SEOUL: South Korea’s export growth slowed in August but imports accelerated, widening the trade deficit to a record amount and adding downside pressure on the won, already hovering at over 13-year lows.
Outbound shipments grew 6.6 per cent in August from the same month a year earlier, trade ministry data showed on Thursday (Sep 1), beating 5.5 per cent tipped in a Reuters poll of analysts but slower than a 9.2 per cent rise in July.
Imports jumped 28.2 per cent, much faster than 21.8 per cent in the previous month and 22.9 per cent tipped in the survey, to reach the biggest monthly amount on record.
That brought the trade balance to a US$9.47 billion deficit, nearly double the previous month’s US$4.80 billion, marking a fifth consecutive month in the red and the biggest monthly amount on record.
“Although export growth slowed, imports kept up their pace due to high commodity prices, with crude oil accounting for more than half of South Korea’s imports”, said Lee Seung-hoon, chief economist at Meritz Securities.
“The trade balance will remain in deficit for some time, but it is more likely to narrow than widen going forward, as oil prices are certainly in a downtrend and are reflected in import prices with a one-month lag”.
The record trade deficit puts more pressure on the South Korean won, which has weakened more than 11 per cent against dollar so far this year to the lowest level since April 2009.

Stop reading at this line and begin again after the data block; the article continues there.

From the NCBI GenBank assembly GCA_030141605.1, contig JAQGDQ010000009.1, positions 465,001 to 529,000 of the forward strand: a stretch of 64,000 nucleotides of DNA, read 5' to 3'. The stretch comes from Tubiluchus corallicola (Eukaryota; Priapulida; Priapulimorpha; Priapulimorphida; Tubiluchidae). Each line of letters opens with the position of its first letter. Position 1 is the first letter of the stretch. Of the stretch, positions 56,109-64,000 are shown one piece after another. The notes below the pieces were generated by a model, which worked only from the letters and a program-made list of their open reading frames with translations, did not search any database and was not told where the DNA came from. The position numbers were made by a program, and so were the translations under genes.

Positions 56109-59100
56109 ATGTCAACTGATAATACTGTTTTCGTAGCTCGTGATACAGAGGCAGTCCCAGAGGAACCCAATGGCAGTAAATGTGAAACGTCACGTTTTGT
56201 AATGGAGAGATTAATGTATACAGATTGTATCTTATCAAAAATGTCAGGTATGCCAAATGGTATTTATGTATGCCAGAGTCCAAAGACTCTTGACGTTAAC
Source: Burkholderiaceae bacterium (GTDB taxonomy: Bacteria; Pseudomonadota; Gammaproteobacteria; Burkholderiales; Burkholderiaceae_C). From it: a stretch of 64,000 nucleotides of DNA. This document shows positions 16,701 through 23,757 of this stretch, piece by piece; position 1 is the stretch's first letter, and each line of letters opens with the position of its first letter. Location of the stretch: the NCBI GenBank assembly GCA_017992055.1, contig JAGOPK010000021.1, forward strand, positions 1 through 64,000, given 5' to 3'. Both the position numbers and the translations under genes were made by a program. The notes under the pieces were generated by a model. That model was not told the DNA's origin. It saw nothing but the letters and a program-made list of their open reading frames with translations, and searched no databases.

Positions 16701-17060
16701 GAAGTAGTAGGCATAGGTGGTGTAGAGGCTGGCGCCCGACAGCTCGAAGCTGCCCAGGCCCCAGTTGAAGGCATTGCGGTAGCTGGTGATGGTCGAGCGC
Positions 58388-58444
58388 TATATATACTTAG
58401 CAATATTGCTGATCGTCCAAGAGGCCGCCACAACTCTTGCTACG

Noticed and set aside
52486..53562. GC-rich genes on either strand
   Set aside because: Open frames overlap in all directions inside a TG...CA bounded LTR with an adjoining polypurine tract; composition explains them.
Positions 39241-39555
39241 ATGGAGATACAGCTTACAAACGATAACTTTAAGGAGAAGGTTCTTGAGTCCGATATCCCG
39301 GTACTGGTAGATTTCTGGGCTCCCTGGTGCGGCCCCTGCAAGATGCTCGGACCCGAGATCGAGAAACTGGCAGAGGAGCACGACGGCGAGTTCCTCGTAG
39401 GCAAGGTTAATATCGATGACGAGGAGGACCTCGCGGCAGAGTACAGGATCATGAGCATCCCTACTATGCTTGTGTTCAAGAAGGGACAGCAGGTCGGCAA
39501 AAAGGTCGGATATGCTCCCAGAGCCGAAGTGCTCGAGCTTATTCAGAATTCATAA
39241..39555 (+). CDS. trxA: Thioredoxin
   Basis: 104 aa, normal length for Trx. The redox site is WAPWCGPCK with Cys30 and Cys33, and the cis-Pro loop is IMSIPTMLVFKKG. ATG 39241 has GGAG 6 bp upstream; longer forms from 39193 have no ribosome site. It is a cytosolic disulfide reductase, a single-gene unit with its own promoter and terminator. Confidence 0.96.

“Counter-intuitively, we have found that the trade balance has a much higher correlation with the won than the current account balance”, Standard Charted said in a research note published last week.
“We do not expect the trade account to turn supportive of the won in the near term. Slowing global growth and external demand will likely keep the trade account under pressure, outweighing any benefits from a pullback in commodity prices.”
The Bank of Korea last week raised its policy rate by a quarter-percentage point and signalled more tightening, in part to counter the won’s weakness, which it attributes to the Chinese yuan’s depreciation and continuing trade deficits.
By destination, shipments to the United States and European Union gained 13.7 per cent and 7.3 per cent, respectively, but those to China were down 5.4 per cent, extending losses to a third month.
Sales of petroleum products surged 113.6 per cent and cars rose 35.9 per cent, while the country’s biggest-selling item, semiconductors, fell 7.8 per cent.